the project has moved



And after the Intermission II

Two weeks pass at a fast slow clip.

I have a friend come into town. I work. I drink more than I have in a long time. I buy cat food twice. Boise is eating in sorrow.

The first couple nights he waited in the living room. Now he’s happiest when we’re both asleep. He is always hungry. He is always meowing. Sometimes, when he hears her voice on the computer, he runs away. I don’t want to look and see where he goes.

I talk to her a little. She says the usual things she should say to make me feel better. This works, for a while.

I go crazy if she doesn’t call again the next night.

Here is what I do: I wake up and turn on the heat so the shower will be warm. I go to work. I sit at a computer. I come home and sit at my computer. I think about when, or if, she will call. I try not to watch tv. I bring a book to the tv and watch tv. I brush the cat until he tries to bite me. I switch brushes. I give him a snack. If she doesn’t call, I lay in bed reading. If she does call, I am okay.

This probably makes it sound too sad. The drinking is fun. I spend money she’s preapproved. I remember my old life.

Missing her is probably a good thing.

I play basketball once. Kids play at the hoop beside me and in the playground nearby and I listen to the nonsense of their small circle of friends.


The Island of Epidemics and Me

While Cathreen is away in Korea, I am working on getting published a series of tiny stories about an island of epidemics. The epidemics are: memory loss, hunger, expanding hearts, unrequited love, obsession, magic, charisma . . .

Boise claws my hands when I try to clip his nails and I think about what is plaguing him. He meows. Over and over. The first night, he slept by the door, waiting for Cathreen to come back.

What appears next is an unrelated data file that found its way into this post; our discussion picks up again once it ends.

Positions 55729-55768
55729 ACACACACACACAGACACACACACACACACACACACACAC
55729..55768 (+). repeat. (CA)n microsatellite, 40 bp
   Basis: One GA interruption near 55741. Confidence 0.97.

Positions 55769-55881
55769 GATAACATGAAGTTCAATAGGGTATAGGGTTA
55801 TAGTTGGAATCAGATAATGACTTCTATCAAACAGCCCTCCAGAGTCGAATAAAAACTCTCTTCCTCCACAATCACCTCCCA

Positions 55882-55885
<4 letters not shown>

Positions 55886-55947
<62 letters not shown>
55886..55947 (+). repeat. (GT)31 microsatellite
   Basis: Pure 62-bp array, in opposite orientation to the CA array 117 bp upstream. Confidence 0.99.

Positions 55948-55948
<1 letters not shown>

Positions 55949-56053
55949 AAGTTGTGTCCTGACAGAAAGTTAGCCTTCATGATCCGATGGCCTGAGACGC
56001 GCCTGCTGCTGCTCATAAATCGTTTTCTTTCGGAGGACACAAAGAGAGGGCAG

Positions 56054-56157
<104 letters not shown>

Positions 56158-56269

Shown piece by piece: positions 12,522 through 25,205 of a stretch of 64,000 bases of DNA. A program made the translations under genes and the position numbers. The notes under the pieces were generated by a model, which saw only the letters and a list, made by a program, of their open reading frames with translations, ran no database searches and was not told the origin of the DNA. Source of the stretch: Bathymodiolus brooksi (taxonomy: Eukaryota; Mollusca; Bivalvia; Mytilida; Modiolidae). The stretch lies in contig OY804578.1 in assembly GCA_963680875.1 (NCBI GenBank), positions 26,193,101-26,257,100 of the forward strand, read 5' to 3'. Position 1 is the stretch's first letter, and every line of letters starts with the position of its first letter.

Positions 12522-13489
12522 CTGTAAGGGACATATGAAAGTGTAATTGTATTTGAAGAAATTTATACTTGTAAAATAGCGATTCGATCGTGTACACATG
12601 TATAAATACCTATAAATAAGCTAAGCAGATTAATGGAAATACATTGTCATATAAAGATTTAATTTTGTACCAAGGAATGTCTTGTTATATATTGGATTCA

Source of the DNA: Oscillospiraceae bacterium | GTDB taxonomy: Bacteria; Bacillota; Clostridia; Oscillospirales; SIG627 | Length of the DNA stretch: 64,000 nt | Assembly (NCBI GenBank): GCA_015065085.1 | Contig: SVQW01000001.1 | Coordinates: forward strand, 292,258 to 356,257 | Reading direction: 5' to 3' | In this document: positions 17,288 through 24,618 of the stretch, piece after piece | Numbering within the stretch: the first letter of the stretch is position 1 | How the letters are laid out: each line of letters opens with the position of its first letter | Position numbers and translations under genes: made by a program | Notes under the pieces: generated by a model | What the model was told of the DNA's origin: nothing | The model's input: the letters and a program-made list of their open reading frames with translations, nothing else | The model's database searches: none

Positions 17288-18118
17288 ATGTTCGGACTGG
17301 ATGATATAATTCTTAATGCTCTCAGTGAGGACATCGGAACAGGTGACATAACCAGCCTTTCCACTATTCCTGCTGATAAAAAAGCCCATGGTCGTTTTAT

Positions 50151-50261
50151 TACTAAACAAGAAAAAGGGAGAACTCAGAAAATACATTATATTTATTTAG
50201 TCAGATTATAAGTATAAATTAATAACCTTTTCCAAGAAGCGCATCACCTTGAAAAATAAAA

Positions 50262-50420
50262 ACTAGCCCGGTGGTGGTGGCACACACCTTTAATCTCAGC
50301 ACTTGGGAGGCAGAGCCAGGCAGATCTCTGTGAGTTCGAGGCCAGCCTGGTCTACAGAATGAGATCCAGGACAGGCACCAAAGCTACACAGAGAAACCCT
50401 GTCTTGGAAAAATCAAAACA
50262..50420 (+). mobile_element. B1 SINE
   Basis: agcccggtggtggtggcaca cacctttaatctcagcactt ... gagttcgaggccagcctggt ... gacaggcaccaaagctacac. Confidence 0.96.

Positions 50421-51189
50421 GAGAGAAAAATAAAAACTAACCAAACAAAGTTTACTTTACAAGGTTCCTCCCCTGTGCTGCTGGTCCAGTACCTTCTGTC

I am trying to keep busy.

I went to the dentist on Friday. I worked for a couple hours with a half-numb mouth. It took a while to really get a hold of Cathreen. Today was the first day we had any time to talk. Before she hung up, she said she'd changed her mind about having a baby. Our nephew threw her hairbrush at her and she called for his mother. She said she was spending her time eating and watching tv. We were talking on the computer. I said all this was what she could be doing here, at home. I said everything she did there she could do here, at home, though that isn't true.

Before she left, she ordered some pots and pans. They came hours after I'd taken her to the airport. I cook pasta and rice and leftovers and nothing burns anymore.

I run out of Boise's food. I run out of trash bags. I spend hours online. I leave the computer on when I sleep. I send out the island of epidemics stories.

In the time between her flight and now, five have been accepted. I feel full of hope. But then I remember why I feel empty or full.


And after the Intermission

Cathreen is gone to Korea. My, this house is big.

I want to write more but it's also a little scary. How to care for the cat?

The Paris Review Interviews essays will have to wait. I have emotions on my mind. The cat sits by the door, in a suitcase. "Boy," I call him. Still, I'm the one who named him.

Five weeks.

We've done months before. But I've never been the one who couldn't get away from the other's scent. I was always the one who sadded his way over the ocean and then looked up his old life.